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Avoiding Too Much Fat, Saturated Fat, and Cholesterol

Choose a diet low in fat, saturated fat and cholesterol does not mean "never eat cheese" because it contains fat or "never eat egg yolks" because they contain cholesterol. The total amount of fat, saturated fat, and cholesterol in your diet is what matters. While you may want to moderate your intake of some foods, you need not eliminate them completely from your diet. Instead, balance high-fat foods with other foods that contain little or no fat and cholesterol. Here are 20 tips to help.

  1. Choose lean cuts of meat.
  2. Read the ingredients list on all packaged foods: soups, sauces, cereal, condiments, breads, crackers, frozen entrees. Buy foods prepared with no added fats or oils, especially trans fats, hydrogenated or partially hydrogenated fats.
  3. Examine the nutrition information on packaged foods. Compare the serving size and the fat calories per serving; then choose foods with the lowest amount of fat. Balance high fat food choices with lower fat ones.
  4. Microwave, steam, boil, or bake vegetables; or for a change, stir-fry in a small amount of vegetable oil.
  5. Steam-fry: sauté foods in water, broth, juice or wine instead of fat (oil, butter, shortening, lard).
  6. Season vegetables with herbs and spices rather than with sauces, butter, or margarine.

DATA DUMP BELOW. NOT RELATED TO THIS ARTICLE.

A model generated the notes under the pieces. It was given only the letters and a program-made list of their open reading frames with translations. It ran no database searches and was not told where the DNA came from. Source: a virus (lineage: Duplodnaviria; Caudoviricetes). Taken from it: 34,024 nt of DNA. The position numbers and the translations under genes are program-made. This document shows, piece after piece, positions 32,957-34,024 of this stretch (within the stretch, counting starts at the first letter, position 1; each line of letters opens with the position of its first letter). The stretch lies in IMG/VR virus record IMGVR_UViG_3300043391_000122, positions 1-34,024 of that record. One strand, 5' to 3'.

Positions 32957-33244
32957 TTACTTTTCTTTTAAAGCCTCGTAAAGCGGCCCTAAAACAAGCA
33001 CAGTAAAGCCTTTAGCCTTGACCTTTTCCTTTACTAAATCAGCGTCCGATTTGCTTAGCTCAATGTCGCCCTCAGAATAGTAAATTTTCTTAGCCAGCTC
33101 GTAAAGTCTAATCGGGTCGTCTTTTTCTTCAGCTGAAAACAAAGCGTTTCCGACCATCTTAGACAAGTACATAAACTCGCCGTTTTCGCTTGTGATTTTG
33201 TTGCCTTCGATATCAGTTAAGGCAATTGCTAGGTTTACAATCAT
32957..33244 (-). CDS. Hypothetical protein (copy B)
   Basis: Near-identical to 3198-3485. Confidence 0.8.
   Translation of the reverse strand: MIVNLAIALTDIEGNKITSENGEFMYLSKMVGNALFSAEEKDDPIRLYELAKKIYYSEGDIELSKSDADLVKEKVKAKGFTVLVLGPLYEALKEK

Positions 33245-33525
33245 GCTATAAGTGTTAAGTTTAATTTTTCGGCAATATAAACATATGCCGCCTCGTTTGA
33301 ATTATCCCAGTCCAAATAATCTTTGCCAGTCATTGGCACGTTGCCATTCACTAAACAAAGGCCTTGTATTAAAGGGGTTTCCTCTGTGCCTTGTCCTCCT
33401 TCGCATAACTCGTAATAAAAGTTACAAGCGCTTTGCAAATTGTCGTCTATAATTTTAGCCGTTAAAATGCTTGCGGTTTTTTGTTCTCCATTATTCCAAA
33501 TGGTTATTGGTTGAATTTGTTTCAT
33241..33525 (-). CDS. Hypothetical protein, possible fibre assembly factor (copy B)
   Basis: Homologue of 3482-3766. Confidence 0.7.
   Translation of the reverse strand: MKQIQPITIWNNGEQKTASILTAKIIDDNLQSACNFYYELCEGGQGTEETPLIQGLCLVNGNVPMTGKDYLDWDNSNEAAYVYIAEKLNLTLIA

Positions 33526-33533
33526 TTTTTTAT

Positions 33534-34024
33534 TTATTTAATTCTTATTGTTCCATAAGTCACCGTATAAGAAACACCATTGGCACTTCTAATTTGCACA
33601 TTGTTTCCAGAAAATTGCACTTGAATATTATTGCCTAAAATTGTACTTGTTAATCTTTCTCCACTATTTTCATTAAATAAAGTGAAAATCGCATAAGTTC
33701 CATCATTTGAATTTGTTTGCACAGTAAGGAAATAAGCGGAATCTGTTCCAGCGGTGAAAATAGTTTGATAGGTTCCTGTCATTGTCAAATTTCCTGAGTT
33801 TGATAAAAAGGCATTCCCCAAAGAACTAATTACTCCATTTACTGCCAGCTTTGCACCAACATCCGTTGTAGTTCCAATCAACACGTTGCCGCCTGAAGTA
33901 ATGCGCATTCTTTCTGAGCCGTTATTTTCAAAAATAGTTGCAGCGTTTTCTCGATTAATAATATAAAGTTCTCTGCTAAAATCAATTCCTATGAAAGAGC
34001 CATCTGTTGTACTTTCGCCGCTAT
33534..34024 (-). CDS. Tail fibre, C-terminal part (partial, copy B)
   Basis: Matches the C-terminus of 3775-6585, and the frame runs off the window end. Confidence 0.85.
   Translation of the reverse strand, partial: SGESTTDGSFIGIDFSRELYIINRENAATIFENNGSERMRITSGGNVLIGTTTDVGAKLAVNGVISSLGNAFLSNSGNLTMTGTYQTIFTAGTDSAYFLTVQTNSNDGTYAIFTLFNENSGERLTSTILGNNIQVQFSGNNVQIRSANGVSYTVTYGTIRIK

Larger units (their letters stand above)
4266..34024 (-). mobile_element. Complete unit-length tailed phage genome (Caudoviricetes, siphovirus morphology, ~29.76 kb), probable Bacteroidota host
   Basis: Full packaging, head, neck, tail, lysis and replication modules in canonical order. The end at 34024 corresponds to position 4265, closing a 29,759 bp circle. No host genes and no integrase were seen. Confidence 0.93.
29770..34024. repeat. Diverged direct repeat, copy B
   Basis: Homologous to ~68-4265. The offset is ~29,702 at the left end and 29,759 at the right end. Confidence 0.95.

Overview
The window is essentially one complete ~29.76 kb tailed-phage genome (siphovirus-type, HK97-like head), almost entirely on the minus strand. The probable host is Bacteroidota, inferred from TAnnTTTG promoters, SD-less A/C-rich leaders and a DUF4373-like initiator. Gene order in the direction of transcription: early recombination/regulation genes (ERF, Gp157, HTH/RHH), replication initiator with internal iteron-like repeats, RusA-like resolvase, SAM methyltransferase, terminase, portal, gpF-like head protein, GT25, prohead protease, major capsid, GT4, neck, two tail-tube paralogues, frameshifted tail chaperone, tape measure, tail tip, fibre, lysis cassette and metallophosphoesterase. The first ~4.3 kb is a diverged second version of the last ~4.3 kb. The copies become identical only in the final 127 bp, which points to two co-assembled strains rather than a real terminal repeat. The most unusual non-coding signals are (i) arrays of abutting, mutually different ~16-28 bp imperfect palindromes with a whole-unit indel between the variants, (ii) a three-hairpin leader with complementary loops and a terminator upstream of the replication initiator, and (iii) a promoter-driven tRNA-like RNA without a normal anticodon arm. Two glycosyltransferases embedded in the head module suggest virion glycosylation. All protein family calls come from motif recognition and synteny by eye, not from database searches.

7. Reduce saturated fat by using soft or liquid margarine instead of butter in baked products and, when possible, use oil instead of shortening.
  8. Try whole-grain flours to enhance flavors of baked goods made with less fat and cholesterol-containing ingredients.
  9. Replace whole milk with skim or low-fat milk in puddings, soups, and baked products.
  10. Substitute plain low-fat yogurt, blender-whipped low-fat cottage cheese, or buttermilk in recipes that call for sour cream or mayonnaise.
  11. Trim fat from meat and remove skin from poultry prior to eating (either before or after cooking).
  12. Roast, bake, broil, or simmer meat, poultry, or fish.
  13. Cook meat or poultry on a rack so the fat drains off. Use a nonstick pan for cooking so added fat will be unnecessary.
  14. Chill meat or poultry broth until the fat becomes solid.  Spoon fat off before using the broth.
  15. Substitute egg whites in recipes calling for whole eggs. For example, use two egg whites in place of each whole egg in muffins, cookies, and puddings.
  16. Instead of butter or sour cream, try salsa, ketchup or BBQ sauce on the side and dip your fork in before each bite of potato.
  17. Try lemon juice, vinegar or salsa on salads.
  18. Ask for salad dressings on the side.  Dip your fork in the dressing before each bite of salad. With this method you will taste the dressing with each bite and you eat less dressing!
  19. Replace fatty desserts with fresh fruits, sorbet, Italian ice, yogurt or ice milk.
  20. Stock up on a variety of low-fat snacks: fresh fruit, frozen berries, grapes or bananas, baked sweet potato, popcorn, oatmeal, fresh, raw veggies, etc.

 

Prepared by:           Sue Snider, PhD

Professor/Food Safety and Nutrition Specialist



Original Publication Date:

Cooperative Extension Education in Agriculture and Home Economics, University of Delaware, Delaware State University and the United States Department of Agriculture cooperating. Distributed in furtherance of Acts of Congress of May 8 and June 30, 1914. It is the policy of the Delaware Cooperative Extension System that no person shall be subjected to discrimination on the grounds of race, color, sex, disability, age, or national origin.

Disclaimer: Reference to commercial products or trade names does not imply endorsement by University of Delaware Cooperative Extension or bias against those not mentioned.

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